And ultimately, you may decide that having it cleared out is of more value than trying to sell it.  For us, the day before our professional photography session, we had three big bin bags full of clothes and bric-a-brac that were dropped off at the local charity shop for them to resell and get the value because we needed it gone much more quickly than the time and effort of us trying to sell it.

4. What might your items be worth?

A quick internet search will usually give you a good idea of what the item might be worth.   eBay is a good place to start, and Facebook Marketplace or Vinted, too.  If the item is unlikely to sell but you’re keen to find it a new home, it may be best to use Freecycle.  Sometimes, just finding it a new home that is not the landfill is best.

That’s what we’re finding we have to do with our furniture which doesn’t seem to have much of a resale value.  We’re trying on Facebook Marketplace and eBay but moving to Freecycle for the items that are too slow to sell.

5. How will it get to its new owner?

Shipping can be a dark art.  Will it go by courier or regular mail?  Or is it a bulky item that will have to be picked up in person?

Stuff that can’t reasonably be shipped will have to be pretty valuable for the buyer to entertain collecting it directly or arranging the shipping themselves.  Last year when my Dad was downsizing, we sold a commercial-grade meat saw on eBay that was a beast!  It weighed over 800 pounds and we said in the description that it was for collection only.  The guy who purchased it lived in Washington state, 3000 miles away and arranged for a shipping company to come and pick it up. 

THAT was a palaver and the guy paid us an extra $100 to prep the saw for the courier.  It took 6 of us in one form or another to manoeuvre it out of the garage, onto a pallet and get it all wrapped up so they’d take it.  It was worth it to him and to us though.  He got it for a really good price compared to others on the market, and we got it out of the garage where it had sat for 20 years gathering dust.

Here at home, Phil has gotten pretty good at weighing and measuring the items we’re reselling to determine the most cost-effective shipping method and we use all three:  post office, courier and collection.

6. Finally, set up your “sales engine.”

The actual steps of selling your stuff is a process that you can make pretty efficient, depending on how many items you’re planning to clear:

Create a marketing and staging area

You need an area where you can photograph and then store the stuff that you’ve decided to sell.  Having gone through your home and decided you are ready to sell the lava lamp that’s sat on the bedside table in the spare room for the last two years, get it unplugged, clean it up and move it to the area in your home where you will photograph your items.  Ideally, this will be a spot where you can also store the item while you’re waiting for it to sell.  If you just leave it where it is, you may lose the motivation to get it cleared out, so explicitly moving it to a new place in your home is important.

At the moment, in our house, the items we’re putting on eBay are going down to the lounge.  Phil is photographing them on the dining table or carpet and then they’re being stored in the TV case and the corner unit (which we’re also trying to get rid of).  The beauty of this is that we know exactly where the items are that have been put to auction so that we can find them when they sell and it’s time to get them shipped.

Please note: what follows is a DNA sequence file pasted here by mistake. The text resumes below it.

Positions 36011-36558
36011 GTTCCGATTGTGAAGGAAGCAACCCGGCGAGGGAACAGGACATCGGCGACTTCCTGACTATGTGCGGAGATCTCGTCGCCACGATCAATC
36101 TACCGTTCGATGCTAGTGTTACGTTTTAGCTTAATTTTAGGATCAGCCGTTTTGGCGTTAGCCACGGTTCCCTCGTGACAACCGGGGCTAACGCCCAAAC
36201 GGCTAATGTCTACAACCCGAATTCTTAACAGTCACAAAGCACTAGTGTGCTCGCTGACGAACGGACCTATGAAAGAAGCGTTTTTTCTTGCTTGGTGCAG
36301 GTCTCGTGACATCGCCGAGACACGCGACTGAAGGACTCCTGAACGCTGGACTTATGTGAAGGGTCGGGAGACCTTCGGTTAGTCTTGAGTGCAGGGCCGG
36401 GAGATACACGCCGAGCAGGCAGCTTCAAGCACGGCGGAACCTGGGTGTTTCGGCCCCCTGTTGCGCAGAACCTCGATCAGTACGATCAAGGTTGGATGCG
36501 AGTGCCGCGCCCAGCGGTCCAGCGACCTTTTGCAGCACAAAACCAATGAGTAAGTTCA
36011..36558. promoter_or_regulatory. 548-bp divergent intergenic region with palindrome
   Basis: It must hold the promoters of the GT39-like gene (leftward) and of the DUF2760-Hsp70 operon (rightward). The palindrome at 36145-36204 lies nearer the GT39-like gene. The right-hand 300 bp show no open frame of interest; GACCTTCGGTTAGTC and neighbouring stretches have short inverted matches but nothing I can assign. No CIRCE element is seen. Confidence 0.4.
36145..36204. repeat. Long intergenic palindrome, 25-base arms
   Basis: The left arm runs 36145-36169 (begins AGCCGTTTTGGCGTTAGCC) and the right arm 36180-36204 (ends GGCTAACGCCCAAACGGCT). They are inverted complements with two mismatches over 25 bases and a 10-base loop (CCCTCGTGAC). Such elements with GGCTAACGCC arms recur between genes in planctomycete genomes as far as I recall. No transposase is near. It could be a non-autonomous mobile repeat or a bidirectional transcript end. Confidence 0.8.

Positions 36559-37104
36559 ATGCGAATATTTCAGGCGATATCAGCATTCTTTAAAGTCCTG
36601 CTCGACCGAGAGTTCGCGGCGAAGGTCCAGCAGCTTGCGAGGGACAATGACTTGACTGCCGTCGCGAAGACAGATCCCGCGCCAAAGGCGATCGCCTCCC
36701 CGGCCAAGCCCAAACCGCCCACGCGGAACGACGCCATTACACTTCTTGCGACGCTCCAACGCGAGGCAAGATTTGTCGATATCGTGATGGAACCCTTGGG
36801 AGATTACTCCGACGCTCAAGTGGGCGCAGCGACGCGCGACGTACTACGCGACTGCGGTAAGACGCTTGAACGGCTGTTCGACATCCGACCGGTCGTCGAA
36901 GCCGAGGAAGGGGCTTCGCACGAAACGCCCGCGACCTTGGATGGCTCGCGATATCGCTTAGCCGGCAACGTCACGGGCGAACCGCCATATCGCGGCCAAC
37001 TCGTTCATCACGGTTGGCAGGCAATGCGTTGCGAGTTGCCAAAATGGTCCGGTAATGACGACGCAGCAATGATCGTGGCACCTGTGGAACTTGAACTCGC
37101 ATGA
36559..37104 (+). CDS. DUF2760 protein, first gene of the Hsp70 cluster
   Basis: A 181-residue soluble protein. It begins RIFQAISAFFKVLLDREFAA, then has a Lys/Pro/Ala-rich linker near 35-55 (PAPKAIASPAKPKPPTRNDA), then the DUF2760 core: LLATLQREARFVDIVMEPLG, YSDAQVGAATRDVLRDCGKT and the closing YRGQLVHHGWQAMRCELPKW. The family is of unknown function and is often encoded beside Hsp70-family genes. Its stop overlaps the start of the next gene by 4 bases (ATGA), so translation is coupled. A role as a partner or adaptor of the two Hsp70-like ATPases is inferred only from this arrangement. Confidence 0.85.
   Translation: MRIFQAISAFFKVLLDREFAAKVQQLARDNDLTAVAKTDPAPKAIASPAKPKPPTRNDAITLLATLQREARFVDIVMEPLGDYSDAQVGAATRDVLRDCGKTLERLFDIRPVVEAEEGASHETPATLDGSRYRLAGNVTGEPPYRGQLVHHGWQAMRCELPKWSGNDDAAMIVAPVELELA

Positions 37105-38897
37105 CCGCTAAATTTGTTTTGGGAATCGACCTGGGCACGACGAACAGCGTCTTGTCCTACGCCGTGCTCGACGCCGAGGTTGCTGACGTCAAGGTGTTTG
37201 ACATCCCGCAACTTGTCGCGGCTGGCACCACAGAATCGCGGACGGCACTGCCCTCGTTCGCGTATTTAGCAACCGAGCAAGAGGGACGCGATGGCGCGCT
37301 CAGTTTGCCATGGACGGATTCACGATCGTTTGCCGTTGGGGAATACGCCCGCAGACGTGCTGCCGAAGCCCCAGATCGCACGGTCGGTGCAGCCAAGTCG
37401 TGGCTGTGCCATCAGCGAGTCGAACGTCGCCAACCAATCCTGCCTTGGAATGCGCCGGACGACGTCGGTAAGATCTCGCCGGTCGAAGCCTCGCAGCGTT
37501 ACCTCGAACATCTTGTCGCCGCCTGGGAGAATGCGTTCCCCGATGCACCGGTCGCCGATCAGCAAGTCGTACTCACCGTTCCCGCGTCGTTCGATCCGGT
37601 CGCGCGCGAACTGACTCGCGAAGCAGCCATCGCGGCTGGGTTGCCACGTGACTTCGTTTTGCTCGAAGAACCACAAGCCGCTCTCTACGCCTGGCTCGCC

This also avoids us accidentally taking something we’re actively selling to the charity shops pre-maturely.  For the stuff that doesn’t fit easily in the lounge, we have set aside specific shelves in the spare room where we know the items are currently on eBay so that we don’t just clear them without taking down the auctions first.

Set up your “sales suite”

Having photographed your items, you then need a place where you can sit down with your smartphone and/or laptop or computer to create your auction or sale listings.

For us right now, this is the same dining table in our lounge where Phil photographs the items.  He’s got a laptop and the charging cable for his smartphone; it’s become his office space.

And a shipping department

Phil is keen to make sure that items are packed safely for shipping and has a hoard of packing peanuts, bubble wrap, boxes, shipping tape, scissors and paper for packaging the items once they have sold. 

Don’t pack an item before it is sold because some boxes are very similar and you don’t want to risk sending the wrong item to the wrong person or having to spend time and resources opening a package to make sure it’s right before shipping it off.

And, a hint we’ve learned along the way: consider what time of day the auction will end. Phil likes his auctions to end around 9p.m. and tries to keep multiple items finishing on the same day of the week.  Then everything that has sold that week is pulled out of the staging area and the shipping supplies come in from out in the shed to be used for wrapping the items up just once per week.

Phil prints off the shipping labels after he’s verified the box measurements which then get taped onto the boxes as a second step.

And assign an area to be your “mail room”

The glorified name for the counter in our kitchen near the door where we pick up the items that have to be taken to the post office, and that we can easily access when the courier arrives to pick up the items going that route.  We have to be a bit careful to make sure that we don’t mix up the parcels for these two shipping methods.

And that’s it.  That’s our process for finding the resale value in our things.

What about you?

Looking around your house, are there items that you’re ready to part with?  What’s your method for having a good clear out?  Any items whose value surprised you?  We’d love to hear your stories.  Please share them with us below.

And, if you’re interested in The Big Tidy-Up book, you can check it, and all our eBay listings at